When Napster and other music-sharing Web sites showed up, the single came back with a vengeance. Before long MP3 — the commonly used term for digitally compressed and easily traded audio files — had replaced sex as the most searched-for term on sites like Yahoo! and AltaVista.

The record industry bungled the coming of Napster. Instead of striking a deal with a service that had more than 26 million users, labels sued, forcing it to close. A result, Mr. Knopper writes, was that users simply splintered, fleeing to many other file-sharing sites. “That was the last chance,” he declares, “for the record industry as we know it to stave off certain ruin.”

Some of the seeds for this debacle were planted much earlier, during an industry fight in the mid-1980s over Digital Audio Tape (DAT). The labels, once again worried about illegal copying, installed a widget on DATs that permitted songs to be copied only once. But they made a short-sighted allowance for CD-rewrite drives on computers. Users could copy music almost endlessly there. Oops. “They blew it,” a Sony marketer says. “Completely.”

The final sections of “Appetite for Self-Destruction” describe the arrival of Steve Jobs and Apple on the scene. The release of the iPod was a kind of coup de grâce for the struggling industry. Before long, Apple became America’s biggest music retailer. Music executives watched, apoplectic and helpless. “Apple had basically taken over the entire music business,” Mr. Knopper writes.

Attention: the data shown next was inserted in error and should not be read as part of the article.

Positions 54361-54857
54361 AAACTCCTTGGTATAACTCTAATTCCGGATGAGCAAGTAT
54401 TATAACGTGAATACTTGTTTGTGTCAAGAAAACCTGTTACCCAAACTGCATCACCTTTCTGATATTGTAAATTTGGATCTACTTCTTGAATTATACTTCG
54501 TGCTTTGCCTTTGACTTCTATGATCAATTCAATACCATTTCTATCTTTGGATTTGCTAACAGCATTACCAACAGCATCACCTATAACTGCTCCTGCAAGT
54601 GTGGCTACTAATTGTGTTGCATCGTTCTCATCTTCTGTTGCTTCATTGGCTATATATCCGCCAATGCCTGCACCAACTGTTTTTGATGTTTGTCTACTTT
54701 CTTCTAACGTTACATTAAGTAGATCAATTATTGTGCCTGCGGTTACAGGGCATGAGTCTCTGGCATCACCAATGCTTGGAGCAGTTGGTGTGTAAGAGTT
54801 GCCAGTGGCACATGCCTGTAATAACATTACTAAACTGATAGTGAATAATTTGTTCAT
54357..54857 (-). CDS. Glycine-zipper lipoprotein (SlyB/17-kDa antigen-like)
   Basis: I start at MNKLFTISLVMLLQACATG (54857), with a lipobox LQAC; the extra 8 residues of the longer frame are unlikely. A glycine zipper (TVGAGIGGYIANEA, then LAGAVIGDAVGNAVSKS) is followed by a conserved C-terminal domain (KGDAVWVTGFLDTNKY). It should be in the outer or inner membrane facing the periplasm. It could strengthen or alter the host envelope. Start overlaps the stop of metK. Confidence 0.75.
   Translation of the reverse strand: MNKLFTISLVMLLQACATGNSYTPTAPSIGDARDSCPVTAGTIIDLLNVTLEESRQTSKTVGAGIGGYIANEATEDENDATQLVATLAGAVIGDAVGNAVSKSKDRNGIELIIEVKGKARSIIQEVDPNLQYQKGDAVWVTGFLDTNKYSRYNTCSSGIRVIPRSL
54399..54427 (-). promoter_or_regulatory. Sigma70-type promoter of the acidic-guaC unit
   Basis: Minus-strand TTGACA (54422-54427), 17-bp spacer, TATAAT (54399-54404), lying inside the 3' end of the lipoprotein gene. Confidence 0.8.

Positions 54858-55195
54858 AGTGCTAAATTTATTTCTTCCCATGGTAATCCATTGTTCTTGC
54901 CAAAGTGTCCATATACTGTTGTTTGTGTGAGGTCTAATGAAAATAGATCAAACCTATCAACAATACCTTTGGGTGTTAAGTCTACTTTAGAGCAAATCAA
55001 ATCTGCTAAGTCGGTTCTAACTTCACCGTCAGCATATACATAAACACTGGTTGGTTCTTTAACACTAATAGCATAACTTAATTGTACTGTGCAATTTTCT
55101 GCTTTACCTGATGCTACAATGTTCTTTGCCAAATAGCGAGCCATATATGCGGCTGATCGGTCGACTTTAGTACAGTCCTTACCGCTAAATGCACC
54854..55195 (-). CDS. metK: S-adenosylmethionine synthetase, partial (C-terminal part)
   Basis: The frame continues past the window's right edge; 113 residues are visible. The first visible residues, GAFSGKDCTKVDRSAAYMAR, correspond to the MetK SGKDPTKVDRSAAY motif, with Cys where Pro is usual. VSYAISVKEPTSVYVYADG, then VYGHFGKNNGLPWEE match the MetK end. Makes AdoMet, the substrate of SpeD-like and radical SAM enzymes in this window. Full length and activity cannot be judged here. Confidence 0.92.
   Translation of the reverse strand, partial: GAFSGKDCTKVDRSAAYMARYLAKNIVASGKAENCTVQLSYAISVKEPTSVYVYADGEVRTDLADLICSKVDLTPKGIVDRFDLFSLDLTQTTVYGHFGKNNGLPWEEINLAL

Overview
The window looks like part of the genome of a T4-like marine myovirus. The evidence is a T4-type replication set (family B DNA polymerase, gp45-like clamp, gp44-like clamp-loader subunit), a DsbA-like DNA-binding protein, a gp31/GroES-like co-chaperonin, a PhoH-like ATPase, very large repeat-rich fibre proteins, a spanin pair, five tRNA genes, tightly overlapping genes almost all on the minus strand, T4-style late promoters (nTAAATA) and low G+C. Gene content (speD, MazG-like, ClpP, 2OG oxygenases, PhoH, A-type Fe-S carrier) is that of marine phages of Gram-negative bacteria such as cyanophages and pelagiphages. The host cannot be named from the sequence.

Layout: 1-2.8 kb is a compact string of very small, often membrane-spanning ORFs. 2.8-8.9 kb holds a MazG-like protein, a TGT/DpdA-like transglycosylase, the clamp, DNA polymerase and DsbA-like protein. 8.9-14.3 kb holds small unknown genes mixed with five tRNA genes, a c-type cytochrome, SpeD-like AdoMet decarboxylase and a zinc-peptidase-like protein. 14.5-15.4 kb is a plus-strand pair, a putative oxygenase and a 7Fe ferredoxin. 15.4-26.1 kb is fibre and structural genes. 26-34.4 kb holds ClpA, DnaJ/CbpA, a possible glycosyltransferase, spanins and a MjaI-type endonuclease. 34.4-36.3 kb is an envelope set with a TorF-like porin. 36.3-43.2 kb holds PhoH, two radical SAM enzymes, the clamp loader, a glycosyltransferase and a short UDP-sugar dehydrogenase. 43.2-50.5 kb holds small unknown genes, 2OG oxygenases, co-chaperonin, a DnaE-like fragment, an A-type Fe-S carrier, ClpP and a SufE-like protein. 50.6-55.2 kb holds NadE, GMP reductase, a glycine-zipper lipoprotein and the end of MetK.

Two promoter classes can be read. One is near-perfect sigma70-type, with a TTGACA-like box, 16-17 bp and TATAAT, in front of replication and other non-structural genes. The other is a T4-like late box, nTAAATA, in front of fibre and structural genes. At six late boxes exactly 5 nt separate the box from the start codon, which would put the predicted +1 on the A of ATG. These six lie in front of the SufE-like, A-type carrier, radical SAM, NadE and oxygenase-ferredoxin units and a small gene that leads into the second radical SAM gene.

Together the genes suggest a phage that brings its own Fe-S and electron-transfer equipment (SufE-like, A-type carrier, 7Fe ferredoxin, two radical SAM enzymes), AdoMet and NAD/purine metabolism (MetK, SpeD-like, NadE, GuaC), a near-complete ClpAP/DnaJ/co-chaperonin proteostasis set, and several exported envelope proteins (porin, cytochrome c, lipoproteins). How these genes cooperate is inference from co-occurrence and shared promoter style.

He paints a devastating picture of the industry’s fumbling, corruption, greed and bad faith over the decades. (“The business ain’t full of Martin Luther Kings,” one former music executive admits.)

It’s too bad his interesting arguments and observations are wedged into such an uningratiating book. The prose in “Appetite for Self-Destruction” is undercooked, packed with clichés (the stakes are always high, people constantly take the fall, one-two punches are thrown) and awkward descriptions. Michael Jackson “danced like a backwards angel, screeched and squealed”; the Sony executive Tommy Mottola “wore gold chains and purple leather jackets and looked cool.”

What’s more, Mr. Knopper apparently did not get access to many of the major players in this tale, including Mr. Jobs. His account rehashes material covered in earlier, better books, including “Hit Men” by Fredric Dannen and “The Perfect Thing” by Steven Levy.

The record labels have, in the last few years, found some new reasons to believe. Ring tones have become serious business. Computer games like Guitar Hero and Rock Band have taken off, and need to be fed with new songs. And there’s always the hope that Apple’s near monopoly on music sales will be broken by other devices and services, allowing the labels to bargain for a better cut on song sales.

That could be a long wait. Apple will always be hard to beat. Mr. Jobs is probably at work right now on an iPod that will roll Shelby Lynne’s joint for her.

Sound Off!!

Fill in your details below or click an icon to log in:

WordPress.com Logo

You are commenting using your WordPress.com account. Log Out /  Change )

Twitter picture

You are commenting using your Twitter account. Log Out /  Change )

Facebook photo

You are commenting using your Facebook account. Log Out /  Change )

Connecting to %s